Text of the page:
Elevated phenylalanine: Phenylalanine is present in elevated concentrations in tissues, plasma, and urine. Phenyllactate ,phenylacetate, and phenylpyruvate, which are not normally produced in significant amounts in the presence of functional phenylalanine hydroxylase, are also elevated in PKU .These metabolites give urine a characteristic musty("mousey") odor. The disease acquired its name before the phenylketone present in the urine was identified to be phenylpyruvate.] Characteristics of PKU:

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b. CNS symptoms: Mental retardation, failure to walk or talk, seizures, hyperactivity, tremor, microcephaly, and failure to grow are characteristic findings in PKU. The patient with untreated PKU typically shows symptoms of mental retardation by the age of one year. Virtually all untreated patients show an IQ below fifty

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c. Hypopigmentation: Patients with phenylketonuria often show a deficiency of pigmentation (fair hair, light skin color, and blue eyes). The hydroxylation of tyrosine by tyrosinase, which is the first step in the formation of the pigment melanin, is competitively inhibited by the high levels of phenylalanine present in PKU.

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Neonatal diagnosis of PKU: Early diagnosis of phenylketonuria is important because the disease is treatable by dietary means .Because of the lack of neonatal symptoms, laboratory testing for elevated blood levels of phenylalanine is mandatory for detection. However, the infant with PKU frequently has normal blood levels of phenylalanine at birth because the mother clears increased blood phenylalanine in her affected fetus through the placenta. Thus, tests performed at birth may show false negative results.

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Normal levels of phenylalanine may persist until the newborn is exposed to at least 24 hours of protein feeding. Blood levels of phenylalanine should be determined on a second blood sample obtained after the infant has ingested protein. Normally, feeding breast milk or formula for 48 hours is sufficient to raise the baby's blood phenylalanine to levels that can be used for diagnosis.

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Antenatal diagnosis of PKU: Classic PKU is a family of diseases caused by any of forty or more different mutations in the gene that codes for phenylalanine hydroxylase {PAH). The frequency of any given mutation varies among populations, and the disease is often doubly heterozygous, that is, the PAH gene has a different mutation in each allele. Despite this complexity, the majority of PKU cases in most populations are caused by a small number of mutations (six to ten). A fetus can be tested in vitro to determine if it carries a PKU mutation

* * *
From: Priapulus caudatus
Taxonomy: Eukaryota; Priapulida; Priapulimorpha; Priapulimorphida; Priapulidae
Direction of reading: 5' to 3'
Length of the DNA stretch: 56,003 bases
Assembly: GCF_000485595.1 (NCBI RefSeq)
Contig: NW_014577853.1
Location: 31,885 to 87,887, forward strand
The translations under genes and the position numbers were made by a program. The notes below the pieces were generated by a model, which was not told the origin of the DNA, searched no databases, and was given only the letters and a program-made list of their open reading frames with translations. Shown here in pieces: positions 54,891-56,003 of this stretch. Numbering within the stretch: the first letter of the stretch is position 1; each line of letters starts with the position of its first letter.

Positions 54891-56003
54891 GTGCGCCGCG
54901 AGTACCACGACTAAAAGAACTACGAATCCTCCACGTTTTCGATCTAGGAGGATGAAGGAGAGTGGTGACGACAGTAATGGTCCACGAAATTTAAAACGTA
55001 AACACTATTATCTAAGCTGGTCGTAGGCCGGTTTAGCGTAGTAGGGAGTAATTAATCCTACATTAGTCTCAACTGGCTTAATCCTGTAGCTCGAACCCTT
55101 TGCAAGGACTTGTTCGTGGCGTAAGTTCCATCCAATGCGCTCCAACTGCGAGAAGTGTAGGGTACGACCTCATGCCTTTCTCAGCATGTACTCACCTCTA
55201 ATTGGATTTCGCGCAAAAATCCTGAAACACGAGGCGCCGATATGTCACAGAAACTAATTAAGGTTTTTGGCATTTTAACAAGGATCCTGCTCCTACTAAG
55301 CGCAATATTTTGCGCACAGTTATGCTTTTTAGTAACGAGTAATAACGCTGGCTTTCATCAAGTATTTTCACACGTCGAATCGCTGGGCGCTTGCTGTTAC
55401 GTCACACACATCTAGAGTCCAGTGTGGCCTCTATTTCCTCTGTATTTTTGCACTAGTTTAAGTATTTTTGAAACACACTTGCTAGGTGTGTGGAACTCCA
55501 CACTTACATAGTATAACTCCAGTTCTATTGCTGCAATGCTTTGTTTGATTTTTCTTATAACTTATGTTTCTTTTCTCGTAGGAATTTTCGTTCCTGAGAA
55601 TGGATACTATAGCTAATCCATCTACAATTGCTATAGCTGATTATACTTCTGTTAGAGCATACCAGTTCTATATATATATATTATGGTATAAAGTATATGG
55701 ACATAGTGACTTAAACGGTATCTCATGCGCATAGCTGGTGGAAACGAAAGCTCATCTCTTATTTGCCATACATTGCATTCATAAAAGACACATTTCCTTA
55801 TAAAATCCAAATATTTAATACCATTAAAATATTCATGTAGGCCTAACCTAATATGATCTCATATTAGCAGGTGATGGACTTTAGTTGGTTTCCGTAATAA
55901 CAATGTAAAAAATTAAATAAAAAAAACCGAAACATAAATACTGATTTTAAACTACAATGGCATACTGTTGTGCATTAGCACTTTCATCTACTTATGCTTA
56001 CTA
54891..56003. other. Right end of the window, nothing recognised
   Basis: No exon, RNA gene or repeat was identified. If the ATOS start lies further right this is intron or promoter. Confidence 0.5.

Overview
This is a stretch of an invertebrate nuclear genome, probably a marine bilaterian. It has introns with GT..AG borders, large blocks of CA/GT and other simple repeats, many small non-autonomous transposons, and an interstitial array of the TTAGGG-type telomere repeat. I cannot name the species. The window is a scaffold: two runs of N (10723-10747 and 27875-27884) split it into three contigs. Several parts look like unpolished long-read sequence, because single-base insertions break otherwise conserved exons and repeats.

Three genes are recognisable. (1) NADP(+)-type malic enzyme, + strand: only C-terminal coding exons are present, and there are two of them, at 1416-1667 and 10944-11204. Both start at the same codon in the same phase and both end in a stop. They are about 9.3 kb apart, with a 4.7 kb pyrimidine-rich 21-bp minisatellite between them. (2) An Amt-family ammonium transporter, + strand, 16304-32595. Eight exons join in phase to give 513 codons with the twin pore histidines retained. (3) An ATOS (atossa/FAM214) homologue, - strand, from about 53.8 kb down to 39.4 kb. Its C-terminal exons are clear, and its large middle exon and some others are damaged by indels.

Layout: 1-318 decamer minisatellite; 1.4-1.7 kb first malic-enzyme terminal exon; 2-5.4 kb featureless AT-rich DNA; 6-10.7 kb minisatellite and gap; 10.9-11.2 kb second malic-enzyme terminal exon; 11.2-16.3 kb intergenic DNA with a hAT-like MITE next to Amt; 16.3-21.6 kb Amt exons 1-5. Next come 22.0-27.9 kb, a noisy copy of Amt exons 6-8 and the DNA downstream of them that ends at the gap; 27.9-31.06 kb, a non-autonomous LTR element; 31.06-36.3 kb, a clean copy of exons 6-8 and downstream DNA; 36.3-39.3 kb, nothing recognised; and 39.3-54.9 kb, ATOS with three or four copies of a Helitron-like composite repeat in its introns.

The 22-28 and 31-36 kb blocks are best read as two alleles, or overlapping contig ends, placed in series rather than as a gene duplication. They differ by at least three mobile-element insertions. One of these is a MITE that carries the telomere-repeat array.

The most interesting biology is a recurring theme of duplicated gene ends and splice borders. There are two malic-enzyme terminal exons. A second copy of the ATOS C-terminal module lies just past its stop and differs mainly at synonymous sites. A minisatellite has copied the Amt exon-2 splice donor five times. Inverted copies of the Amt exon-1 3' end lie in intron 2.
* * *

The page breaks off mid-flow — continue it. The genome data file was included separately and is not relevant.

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A less reliable screening test employs FeCl3 to detect urinary phenylpyruvate. FeCl3 screening for PKU of the urine: fecl3 reacts with the -OH group which gives the purple color .

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Treatment of PKU: Most natural protein contains phenylalanine, and it is impossible to satisfy the body's protein requirement when ingesting a normal diet without exceeding the phenylalanine limit. Therefore, in PKU, blood phenylalanine is maintained in the normal range by feeding synthetic amino acid preparations low in phenylalanine, supplemented with some natural foods (such as fruits, vegetables, and certain cereals) selected for their low phenylalanine content.

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The amount is adjusted according to the tolerance of the individual as measured by blood phenylalanine levels. The earlier treatment is started, the more completely neurologic damage can be prevented. Because phenylalanine is an essential amino acid, overzealous treatment that results in blood phenylalanine levels below normal should be avoided because this can lead to poor growth and neurologic symptoms.

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In patients with PKU, tyrosine cannot be synthesized from phenylalanine and, therefore, it becomes an essential amino acid that must be supplied in the diet. Discontinuance of the phenyalanine-restricted diet before eight years of age is associated with poor performance on IQ tests. Adult PKU patients show deterioration of IQ scores after discontinuation of the diet .Life-long restriction of dietary phenylalanine is, therefore, recommended.

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Maternal PKU: When women with PKU who are not on a low phenylalanine diet become pregnant, the offspring are affected with "maternal PKU syndrome." High blood phenylalanine levels in the mother cause microcephaly, mental retardation, and congenital heart abnormalities in the fetus. Some of these developmental responses to high phenylalanine occur during the first months of pregnancy. Thus, dietary control of blood phenylalanine must begin prior to conception, and must be maintained throughout the pregnancy. Children borne to mothers with PKU in metabolic control often show some residual developmental or behavioral effects, such as hyperactivity.